Tokyo: The Japanese Aerospace Exploration
Agency on Tuesday said it has applied the Guinness World Records
to recognise one of its spacecraft`s first-ever trip to an
asteroid and its long duration of flight as world records.
The Agency commonly known as JAXA said it has asked
Guinness to recognise the Japanese space probe Hayabusa`s
flight to and from the asteroid Itokawa as world records.
Hayabusa completed its seven-year voyage Sunday after
releasing a small capsule which may contain asteroid surface
JAXA said it filed the application yesterday with
Guinness in response to an instruction from Education,
Culture, Sports, Science and Technology Minister Tatsuo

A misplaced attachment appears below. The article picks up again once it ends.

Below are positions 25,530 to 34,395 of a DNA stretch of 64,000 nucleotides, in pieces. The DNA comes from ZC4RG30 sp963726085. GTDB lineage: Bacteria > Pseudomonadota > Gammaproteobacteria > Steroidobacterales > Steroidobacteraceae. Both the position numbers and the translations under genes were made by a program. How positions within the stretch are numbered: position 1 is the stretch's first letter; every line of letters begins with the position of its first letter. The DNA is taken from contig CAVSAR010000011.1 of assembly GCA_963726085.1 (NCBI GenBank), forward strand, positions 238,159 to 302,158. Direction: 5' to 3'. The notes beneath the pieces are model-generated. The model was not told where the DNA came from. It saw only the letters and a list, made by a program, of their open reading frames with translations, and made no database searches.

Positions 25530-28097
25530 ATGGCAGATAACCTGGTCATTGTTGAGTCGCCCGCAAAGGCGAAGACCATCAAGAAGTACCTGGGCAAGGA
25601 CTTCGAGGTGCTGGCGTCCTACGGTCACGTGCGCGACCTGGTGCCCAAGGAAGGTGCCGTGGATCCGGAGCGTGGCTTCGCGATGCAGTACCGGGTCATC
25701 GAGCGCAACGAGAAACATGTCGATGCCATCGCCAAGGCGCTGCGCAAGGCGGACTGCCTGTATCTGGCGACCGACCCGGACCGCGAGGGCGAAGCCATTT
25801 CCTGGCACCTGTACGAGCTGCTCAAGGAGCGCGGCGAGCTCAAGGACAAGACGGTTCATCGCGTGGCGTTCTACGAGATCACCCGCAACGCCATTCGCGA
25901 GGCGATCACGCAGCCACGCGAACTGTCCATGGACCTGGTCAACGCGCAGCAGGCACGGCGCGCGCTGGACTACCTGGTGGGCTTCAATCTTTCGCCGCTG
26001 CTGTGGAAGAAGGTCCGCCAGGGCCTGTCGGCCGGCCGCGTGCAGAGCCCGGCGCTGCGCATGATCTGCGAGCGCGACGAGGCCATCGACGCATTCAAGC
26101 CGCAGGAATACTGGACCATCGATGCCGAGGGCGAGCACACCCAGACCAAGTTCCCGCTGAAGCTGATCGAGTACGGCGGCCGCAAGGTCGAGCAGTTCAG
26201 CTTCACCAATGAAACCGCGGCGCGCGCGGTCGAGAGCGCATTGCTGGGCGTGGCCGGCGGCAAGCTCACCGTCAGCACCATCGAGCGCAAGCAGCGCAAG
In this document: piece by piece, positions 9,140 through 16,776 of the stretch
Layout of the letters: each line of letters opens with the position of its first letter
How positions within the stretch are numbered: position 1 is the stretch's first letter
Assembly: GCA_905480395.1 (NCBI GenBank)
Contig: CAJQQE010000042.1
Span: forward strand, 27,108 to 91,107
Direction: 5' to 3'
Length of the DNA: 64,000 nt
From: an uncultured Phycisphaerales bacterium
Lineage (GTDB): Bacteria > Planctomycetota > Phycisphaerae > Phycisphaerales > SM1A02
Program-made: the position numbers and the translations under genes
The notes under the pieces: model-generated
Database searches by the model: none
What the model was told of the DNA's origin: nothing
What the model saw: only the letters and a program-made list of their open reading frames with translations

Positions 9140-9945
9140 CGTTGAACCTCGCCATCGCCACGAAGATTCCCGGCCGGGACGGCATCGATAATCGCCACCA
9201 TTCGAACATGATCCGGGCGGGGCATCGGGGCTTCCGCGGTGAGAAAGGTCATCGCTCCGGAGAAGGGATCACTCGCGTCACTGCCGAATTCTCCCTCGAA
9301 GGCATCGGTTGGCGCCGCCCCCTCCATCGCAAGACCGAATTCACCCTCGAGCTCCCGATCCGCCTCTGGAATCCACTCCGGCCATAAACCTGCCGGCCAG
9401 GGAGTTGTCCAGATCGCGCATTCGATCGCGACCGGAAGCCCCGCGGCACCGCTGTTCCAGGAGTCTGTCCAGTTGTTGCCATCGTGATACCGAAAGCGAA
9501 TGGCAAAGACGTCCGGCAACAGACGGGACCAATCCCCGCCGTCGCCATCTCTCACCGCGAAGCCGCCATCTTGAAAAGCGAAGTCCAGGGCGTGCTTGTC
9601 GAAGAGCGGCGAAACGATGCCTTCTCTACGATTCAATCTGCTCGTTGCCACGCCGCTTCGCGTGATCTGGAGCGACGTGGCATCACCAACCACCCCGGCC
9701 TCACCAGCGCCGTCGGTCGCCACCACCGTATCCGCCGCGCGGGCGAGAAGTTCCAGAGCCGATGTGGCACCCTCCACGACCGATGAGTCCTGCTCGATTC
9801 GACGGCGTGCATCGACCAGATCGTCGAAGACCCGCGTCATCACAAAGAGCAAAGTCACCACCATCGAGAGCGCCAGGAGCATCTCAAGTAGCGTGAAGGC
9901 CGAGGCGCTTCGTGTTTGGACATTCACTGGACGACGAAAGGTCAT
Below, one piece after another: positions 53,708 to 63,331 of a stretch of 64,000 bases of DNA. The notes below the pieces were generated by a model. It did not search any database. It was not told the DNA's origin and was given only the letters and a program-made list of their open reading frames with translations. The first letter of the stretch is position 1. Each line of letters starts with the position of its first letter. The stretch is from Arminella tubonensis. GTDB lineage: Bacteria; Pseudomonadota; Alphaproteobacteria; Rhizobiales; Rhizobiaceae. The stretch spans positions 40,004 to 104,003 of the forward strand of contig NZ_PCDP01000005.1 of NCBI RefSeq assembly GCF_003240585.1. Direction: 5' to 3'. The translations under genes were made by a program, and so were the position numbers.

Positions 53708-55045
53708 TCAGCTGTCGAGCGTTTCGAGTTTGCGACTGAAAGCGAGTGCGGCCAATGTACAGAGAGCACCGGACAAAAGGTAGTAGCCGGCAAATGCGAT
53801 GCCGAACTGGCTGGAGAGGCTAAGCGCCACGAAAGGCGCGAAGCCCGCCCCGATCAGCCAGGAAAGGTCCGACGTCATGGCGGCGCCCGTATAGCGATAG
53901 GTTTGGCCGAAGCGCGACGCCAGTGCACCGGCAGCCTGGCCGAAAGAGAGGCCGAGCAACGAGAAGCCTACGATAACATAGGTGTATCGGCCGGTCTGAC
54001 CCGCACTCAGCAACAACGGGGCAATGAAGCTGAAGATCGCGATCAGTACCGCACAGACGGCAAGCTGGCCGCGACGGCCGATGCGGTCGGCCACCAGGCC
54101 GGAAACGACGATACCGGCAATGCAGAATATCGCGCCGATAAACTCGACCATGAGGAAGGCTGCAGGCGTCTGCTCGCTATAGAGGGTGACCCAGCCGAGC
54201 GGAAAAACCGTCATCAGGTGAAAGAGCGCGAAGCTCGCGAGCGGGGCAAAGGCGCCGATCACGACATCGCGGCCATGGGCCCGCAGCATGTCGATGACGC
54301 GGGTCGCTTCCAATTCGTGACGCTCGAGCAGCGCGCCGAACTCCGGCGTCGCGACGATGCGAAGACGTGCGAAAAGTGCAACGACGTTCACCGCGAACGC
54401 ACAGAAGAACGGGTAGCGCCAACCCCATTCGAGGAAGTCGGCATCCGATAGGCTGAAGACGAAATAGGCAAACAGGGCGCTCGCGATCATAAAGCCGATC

Kawabata urged JAXA to publicise the results of the space
probe to the Japanese people in an easy-to-understand manner,
agency officials said.
Hayabusa, which was launched in May 2003, landed on the
asteroid Itokawa, about 300 million kilometres from Earth, in
November 2005. It left the asteroid in April 2007 for Earth.
The capsule released by Hayabusa was picked up yesterday
in a desert near Woomera, southern Australia. It is expected
to arrive in Japan later this week for a careful study to
confirm whether it contains any substance from the asteroid.
Hayabusa travelled some 6 billion km, surviving a series
of technological problems that frequently threatened its
return and put its return three years behind schedule.
Science minister Kawabata, speaking at a news conference
today, praised Hayabusa`s flight, saying, "It has accomplished
extremely great achievements technologically."